When I go to the gym and run on the treadmill - which is often, about twice a week - I always hear the same sound.
thud THUD, thud THUD, thud THUD, thud THUD
I'm a loud runner. I don't mean to be, but I just am. I've always noticed that. I can hear my own feet thud-thuding over my music, even when it's loud. And it really doesn't matter the speed. If I'm going really fast, it just goes from that thud THUD above to more of a thudTHUDthudTHUDthudTHUDthudTHUD
I just dismissed it as me being heavy. I know, stupid thought, especially now, but what else could I have attributed it to? Think of a rhino versus a gazelle - which one makes the louder sound? The heavier one, right?
Recently, though, I realized it's not about my weight or anything like that. It's more about where my feet land when I hit the ground, or the tread in the case of the 'mill.
Seems I'm among the 25 percent of runners who land on the middle of their feet. A small illustration in the most recent Runner's World magazine made me realize that. The snippet of info says that most runners - nearly 75 percent - land on their heels, while a quarter land on the middle of their feet, and a fraction of runners - about one percent - land on their toes.
It's quite interesting, but it's true. Since I noticed that, I can make myself land on my heels. I have to focus on doing that as it doesn't come naturally but when I do I notice that on the treadmill, I get quieter.
Instead of a thud THUD thud THUD... it's more like a thump thump thump thump thump thump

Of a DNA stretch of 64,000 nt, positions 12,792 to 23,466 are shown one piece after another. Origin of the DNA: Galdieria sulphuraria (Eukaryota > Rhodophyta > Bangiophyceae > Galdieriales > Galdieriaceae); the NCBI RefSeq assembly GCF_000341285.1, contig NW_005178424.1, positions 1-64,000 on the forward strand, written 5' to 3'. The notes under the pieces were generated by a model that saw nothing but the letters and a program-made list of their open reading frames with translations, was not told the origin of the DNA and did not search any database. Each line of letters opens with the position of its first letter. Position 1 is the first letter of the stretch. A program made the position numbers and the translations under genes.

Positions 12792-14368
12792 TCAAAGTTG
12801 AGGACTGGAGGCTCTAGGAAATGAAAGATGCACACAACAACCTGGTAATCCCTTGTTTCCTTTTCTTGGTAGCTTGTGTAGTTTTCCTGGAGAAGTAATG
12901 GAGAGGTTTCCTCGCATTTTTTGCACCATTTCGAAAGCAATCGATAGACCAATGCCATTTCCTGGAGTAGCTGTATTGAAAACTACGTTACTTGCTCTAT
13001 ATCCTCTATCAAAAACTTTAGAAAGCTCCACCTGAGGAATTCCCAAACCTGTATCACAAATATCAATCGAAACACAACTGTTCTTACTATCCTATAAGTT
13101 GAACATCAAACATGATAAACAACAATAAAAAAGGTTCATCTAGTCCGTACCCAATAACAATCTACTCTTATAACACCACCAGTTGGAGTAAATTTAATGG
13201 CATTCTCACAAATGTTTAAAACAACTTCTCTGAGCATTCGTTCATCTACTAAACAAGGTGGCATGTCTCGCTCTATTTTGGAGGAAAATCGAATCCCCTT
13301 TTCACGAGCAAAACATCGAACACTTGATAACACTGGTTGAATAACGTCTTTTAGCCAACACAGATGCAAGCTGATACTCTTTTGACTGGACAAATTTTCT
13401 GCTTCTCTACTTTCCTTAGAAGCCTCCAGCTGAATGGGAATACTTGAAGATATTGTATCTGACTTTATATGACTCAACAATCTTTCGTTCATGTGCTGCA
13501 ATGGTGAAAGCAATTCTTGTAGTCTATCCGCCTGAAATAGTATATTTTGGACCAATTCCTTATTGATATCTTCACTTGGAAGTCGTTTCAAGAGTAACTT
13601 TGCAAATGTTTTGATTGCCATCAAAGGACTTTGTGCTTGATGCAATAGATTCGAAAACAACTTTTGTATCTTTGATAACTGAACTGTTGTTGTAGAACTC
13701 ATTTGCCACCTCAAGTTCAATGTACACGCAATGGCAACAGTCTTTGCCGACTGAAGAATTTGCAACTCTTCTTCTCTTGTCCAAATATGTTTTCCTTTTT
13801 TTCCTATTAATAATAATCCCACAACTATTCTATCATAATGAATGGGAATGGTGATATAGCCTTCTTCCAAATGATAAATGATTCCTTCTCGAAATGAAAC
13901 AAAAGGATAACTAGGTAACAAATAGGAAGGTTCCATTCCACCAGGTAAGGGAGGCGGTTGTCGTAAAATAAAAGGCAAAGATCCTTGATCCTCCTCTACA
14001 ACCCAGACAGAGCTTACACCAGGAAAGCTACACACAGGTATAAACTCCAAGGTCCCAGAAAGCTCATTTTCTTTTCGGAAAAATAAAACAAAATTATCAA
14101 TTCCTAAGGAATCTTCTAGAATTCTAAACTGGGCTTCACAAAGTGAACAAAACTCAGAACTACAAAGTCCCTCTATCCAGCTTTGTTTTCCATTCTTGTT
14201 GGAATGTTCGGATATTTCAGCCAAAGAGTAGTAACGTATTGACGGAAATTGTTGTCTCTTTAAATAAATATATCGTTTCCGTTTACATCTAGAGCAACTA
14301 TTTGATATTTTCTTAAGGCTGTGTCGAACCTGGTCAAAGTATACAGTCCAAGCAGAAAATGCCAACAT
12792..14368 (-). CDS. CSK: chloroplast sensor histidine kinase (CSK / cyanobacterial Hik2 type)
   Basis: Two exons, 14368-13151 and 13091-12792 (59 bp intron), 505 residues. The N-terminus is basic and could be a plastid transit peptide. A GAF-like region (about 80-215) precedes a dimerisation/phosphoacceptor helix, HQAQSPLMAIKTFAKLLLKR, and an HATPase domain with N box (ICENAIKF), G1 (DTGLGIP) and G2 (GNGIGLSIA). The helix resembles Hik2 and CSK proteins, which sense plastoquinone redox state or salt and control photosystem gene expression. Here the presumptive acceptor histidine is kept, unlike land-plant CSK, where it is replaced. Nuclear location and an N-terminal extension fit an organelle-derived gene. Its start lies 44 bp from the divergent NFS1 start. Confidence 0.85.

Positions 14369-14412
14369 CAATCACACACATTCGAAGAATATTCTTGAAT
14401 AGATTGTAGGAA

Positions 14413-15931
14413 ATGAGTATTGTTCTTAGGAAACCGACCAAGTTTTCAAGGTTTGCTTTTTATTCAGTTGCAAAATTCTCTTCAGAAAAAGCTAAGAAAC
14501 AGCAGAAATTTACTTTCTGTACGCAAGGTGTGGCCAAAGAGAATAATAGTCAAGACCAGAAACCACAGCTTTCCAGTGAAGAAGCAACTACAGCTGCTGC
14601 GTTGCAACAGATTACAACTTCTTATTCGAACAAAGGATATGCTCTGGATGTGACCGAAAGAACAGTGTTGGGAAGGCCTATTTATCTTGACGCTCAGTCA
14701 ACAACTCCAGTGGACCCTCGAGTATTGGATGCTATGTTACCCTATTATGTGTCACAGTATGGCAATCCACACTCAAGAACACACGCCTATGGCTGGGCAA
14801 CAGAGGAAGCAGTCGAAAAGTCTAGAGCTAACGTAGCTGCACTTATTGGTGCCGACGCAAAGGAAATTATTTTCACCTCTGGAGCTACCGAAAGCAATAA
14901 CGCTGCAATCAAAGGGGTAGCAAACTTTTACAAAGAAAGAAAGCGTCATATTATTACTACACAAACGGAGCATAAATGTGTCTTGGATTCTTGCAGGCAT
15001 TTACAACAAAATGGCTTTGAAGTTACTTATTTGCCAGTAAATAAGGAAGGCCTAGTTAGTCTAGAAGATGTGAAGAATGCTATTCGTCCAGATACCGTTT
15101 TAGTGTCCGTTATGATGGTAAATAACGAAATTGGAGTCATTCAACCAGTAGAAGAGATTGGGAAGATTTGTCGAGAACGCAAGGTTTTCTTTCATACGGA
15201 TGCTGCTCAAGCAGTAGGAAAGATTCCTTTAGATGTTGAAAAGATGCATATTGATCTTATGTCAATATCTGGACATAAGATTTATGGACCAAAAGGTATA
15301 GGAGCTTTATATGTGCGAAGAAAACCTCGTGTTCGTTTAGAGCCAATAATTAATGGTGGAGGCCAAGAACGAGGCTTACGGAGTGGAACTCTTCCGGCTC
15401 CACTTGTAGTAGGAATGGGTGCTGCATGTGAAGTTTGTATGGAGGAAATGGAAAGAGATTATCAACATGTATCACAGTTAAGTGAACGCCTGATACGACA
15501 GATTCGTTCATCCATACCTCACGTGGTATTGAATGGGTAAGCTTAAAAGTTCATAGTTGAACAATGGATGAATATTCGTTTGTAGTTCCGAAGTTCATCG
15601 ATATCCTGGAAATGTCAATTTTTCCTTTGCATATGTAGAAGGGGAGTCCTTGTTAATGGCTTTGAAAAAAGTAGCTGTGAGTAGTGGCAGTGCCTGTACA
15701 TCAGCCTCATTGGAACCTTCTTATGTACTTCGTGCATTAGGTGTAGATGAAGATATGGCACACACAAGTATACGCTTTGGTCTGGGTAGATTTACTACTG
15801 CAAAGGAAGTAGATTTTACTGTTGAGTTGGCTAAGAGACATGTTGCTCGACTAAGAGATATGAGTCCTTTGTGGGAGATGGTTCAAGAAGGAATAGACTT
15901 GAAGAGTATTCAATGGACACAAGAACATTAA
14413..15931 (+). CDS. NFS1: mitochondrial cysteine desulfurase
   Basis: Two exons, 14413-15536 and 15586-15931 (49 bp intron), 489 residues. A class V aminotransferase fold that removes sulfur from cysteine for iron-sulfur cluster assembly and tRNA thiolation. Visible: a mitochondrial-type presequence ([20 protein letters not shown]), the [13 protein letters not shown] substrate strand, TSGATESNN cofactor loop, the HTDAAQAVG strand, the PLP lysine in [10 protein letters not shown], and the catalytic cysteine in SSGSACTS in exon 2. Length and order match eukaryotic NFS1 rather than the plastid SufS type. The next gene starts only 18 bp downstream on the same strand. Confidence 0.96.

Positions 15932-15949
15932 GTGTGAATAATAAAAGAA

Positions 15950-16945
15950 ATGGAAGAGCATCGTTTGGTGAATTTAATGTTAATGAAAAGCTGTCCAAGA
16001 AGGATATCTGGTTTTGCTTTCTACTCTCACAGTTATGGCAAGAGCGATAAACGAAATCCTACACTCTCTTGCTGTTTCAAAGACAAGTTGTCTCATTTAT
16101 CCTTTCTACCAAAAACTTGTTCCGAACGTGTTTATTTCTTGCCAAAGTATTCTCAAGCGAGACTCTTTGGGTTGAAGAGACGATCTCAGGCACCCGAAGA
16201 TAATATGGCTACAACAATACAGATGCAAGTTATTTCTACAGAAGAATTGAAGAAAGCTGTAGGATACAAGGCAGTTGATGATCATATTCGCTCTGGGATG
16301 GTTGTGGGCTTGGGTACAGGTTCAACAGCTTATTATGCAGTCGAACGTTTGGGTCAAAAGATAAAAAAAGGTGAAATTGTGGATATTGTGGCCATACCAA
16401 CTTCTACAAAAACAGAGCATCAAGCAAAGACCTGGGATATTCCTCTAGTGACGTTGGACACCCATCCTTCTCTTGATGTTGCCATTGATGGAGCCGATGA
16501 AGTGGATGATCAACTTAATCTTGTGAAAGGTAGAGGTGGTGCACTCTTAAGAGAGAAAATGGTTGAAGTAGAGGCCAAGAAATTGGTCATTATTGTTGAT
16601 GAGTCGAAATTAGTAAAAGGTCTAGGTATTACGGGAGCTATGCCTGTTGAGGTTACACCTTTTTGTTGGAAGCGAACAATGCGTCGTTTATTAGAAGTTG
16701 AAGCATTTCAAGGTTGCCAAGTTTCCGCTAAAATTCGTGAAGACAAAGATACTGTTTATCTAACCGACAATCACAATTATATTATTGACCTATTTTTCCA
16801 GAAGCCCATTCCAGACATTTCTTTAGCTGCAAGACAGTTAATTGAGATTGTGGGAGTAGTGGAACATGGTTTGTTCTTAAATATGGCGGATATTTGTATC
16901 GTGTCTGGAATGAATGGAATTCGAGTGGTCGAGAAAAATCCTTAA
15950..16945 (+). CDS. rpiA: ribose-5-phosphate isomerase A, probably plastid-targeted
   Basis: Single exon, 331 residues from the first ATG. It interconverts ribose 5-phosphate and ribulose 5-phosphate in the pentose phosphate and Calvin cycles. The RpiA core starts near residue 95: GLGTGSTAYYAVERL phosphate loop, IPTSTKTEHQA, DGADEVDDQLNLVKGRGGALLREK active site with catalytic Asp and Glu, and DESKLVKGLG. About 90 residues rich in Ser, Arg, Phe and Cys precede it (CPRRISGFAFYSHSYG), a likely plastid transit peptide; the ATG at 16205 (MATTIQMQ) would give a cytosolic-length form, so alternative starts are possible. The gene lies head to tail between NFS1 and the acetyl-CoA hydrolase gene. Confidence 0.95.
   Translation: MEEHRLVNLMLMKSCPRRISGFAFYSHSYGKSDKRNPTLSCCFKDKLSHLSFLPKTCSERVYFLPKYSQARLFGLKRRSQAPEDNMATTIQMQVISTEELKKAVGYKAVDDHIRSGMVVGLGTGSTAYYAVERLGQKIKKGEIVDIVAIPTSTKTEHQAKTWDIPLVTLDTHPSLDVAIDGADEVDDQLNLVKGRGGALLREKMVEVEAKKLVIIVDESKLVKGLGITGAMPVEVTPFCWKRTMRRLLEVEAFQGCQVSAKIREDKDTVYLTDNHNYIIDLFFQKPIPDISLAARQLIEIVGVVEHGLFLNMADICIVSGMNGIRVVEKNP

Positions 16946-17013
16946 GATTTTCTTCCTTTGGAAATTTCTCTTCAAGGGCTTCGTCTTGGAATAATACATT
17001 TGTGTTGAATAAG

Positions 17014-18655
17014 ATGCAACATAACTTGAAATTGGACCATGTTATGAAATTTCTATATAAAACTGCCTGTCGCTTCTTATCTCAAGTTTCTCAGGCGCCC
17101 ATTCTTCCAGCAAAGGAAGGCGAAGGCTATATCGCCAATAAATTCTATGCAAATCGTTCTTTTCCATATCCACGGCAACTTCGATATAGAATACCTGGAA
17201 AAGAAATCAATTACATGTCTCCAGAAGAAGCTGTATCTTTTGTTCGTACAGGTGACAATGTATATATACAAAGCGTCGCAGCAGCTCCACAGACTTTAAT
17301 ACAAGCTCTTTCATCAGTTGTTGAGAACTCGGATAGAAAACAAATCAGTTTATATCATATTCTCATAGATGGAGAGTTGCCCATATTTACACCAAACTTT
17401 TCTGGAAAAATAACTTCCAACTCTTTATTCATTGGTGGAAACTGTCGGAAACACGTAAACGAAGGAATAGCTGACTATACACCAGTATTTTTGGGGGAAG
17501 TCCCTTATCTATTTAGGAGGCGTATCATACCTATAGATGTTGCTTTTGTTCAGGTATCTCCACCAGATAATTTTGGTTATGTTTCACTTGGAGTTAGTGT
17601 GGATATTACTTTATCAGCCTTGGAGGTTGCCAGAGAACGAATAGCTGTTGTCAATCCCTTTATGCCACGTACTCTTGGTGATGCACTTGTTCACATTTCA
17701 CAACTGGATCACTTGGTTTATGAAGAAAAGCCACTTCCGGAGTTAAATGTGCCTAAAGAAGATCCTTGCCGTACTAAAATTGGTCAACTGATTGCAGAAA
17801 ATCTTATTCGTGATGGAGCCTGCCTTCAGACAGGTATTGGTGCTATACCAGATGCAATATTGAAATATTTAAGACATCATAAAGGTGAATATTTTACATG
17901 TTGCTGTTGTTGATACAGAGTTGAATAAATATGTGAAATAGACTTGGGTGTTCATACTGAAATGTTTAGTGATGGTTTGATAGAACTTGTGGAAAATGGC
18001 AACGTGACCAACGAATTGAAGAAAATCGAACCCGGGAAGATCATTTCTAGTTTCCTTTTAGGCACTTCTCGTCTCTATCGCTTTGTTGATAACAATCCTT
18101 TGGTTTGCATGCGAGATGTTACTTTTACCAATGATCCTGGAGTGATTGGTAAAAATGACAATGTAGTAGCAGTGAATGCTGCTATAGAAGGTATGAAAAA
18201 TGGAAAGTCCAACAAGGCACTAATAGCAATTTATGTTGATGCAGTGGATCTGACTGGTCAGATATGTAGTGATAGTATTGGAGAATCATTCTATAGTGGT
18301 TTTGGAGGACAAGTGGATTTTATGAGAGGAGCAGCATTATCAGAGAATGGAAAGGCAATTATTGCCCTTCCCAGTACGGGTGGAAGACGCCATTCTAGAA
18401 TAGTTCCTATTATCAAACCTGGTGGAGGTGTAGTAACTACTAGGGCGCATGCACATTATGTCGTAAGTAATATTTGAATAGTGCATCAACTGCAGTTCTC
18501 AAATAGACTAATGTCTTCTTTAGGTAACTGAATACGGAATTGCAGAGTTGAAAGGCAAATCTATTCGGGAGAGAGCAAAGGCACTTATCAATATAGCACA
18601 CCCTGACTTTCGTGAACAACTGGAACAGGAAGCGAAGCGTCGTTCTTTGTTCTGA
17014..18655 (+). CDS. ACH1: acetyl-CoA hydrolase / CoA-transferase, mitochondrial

It's a strange observation, and even though I've noticed it for a while - but just now blogging about it - I'm not quite sure what it means. The snippet of info says that because of where my foot hits the ground I'm not as prone to injury. I guess that's a good thing. I mean, I know there are many factors that contribute to being injury-free, but if I'm naturally prone to not having injury, I'll take it.
Now, I'm just totally guessing here but I think that the way I land makes me work harder. I mean, it seems natural that by landing on your heel, you would have more momentum to push yourself forward. It's like a rocking horse or a rocking chair. It's relatively easy to get those things moving back and forth once you get them going. But picking up and landing the foot in the middle just seems like more of an effort. I've noticed that, especially when I'm going downhill, that when I make myself land on my heel, the run can become a little effortless. It's not like I'm running on air or anything but it does make a difference. But since I have to focus on it and actually think about placing my heels first on the ground, it gets a little mentally taxing, so that doesn't happen often, or for very long.
But I might be able to attribute some of my faster times to that. I have tried that technique during races recently, from the ARMC 5K to the Run Through Redlands. Again, it's mentally taxing so it was only for stretches of those races, but I did it. But who knows if that really contributed to anything?
Anyway, while I haven't yet come to many conclusions about this sorta-new revelation, at least my mind is at ease about one thing - my thud-THUDs at the gym aren't weight-related.